All you have probably done is changed the way Vista reports RAM. If you check the task manager it will probably only show 3GB still.

notherdude said:
OK. I'd buy that if I could find some definitive info on it but Google shows almost nothing except the same old PAE stuff. Extraordinary claims require extraordinary proof.

mikerev007 is right, nothing extraordinary about it. It has been demonstrated sometime ago by

1. Using parts of 2008 server version (too lazy to find the original link)
http://www.midmee.com/xe/?mid=freetalk&document_srl=82&sort_index=readed_count&order_type=desc

2. Patching the kernel
http://www.geoffchappell.com/notes/windows/license/memory.htm

Not being able to run all 4GB or more of RAM on Vista is really mind over matter. Not enough people mind that the 32-bit doesn't support 4GB or more so it doesn't matter. :lol: 

To the OP, expect less than 4GB of usable RAM with Vista 32-bit. :kaola:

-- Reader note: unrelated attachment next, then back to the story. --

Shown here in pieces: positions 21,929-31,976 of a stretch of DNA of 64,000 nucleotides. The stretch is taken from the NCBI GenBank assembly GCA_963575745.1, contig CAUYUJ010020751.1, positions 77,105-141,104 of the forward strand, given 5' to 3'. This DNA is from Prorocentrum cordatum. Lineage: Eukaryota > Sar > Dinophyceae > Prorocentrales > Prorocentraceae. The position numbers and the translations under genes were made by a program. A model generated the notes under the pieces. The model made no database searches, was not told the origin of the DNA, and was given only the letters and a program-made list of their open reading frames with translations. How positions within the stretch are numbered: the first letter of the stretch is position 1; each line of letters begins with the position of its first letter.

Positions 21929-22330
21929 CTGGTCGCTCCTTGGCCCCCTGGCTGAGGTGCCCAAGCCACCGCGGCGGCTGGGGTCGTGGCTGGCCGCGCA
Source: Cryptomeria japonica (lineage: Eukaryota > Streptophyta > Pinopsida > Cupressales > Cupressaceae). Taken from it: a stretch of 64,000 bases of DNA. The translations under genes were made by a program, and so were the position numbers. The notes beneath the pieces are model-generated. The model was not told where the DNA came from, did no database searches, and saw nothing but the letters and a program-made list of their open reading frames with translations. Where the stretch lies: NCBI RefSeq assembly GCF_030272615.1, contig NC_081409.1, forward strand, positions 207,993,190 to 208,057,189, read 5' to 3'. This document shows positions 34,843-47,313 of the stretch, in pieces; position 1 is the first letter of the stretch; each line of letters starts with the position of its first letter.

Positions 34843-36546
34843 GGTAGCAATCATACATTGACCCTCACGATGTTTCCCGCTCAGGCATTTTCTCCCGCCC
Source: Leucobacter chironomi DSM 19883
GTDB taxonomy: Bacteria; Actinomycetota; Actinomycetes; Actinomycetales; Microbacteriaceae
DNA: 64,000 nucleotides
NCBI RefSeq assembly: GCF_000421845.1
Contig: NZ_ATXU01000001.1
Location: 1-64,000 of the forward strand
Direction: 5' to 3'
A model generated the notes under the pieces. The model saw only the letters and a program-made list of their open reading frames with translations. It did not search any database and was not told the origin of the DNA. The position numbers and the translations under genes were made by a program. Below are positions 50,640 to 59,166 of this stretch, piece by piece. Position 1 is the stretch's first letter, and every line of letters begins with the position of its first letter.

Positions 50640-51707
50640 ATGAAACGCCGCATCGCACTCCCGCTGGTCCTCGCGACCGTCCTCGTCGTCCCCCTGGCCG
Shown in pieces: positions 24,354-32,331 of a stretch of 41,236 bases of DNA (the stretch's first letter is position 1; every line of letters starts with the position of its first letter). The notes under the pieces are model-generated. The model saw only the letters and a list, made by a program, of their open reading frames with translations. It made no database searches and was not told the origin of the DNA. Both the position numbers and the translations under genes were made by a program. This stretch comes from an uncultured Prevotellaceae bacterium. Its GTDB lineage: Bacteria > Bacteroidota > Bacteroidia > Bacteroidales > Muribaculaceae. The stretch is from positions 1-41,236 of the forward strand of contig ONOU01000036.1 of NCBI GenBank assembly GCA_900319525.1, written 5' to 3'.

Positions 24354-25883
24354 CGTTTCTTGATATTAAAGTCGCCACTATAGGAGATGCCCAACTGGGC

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July 13, 2009 5:36:33 AM

Whoever gets into this thread and claims that they are using more than 4GB of RAM in any Microsoft-based client OS like Vista 32bit or XP 32bit, etc, etc...they are absolutely crazy. This is NOT POSSIBLE, other than the kernel being hacked and using the /PAE ... switch on your boot.ini file. PAE is used to address anything beyond what the OS cannot use, but you still aren't really using 4GB. Even if you install 16GB you won't use it. Period.

Good luck to the idiots that purchase all that ram, and run a 32bit OS. Why don't you just try to run a 16bit version of DOS or something on your machine and claim that you can go beyond 64MB of ram lol....although with hacks anything could be possible. Just know your limits in simple math really...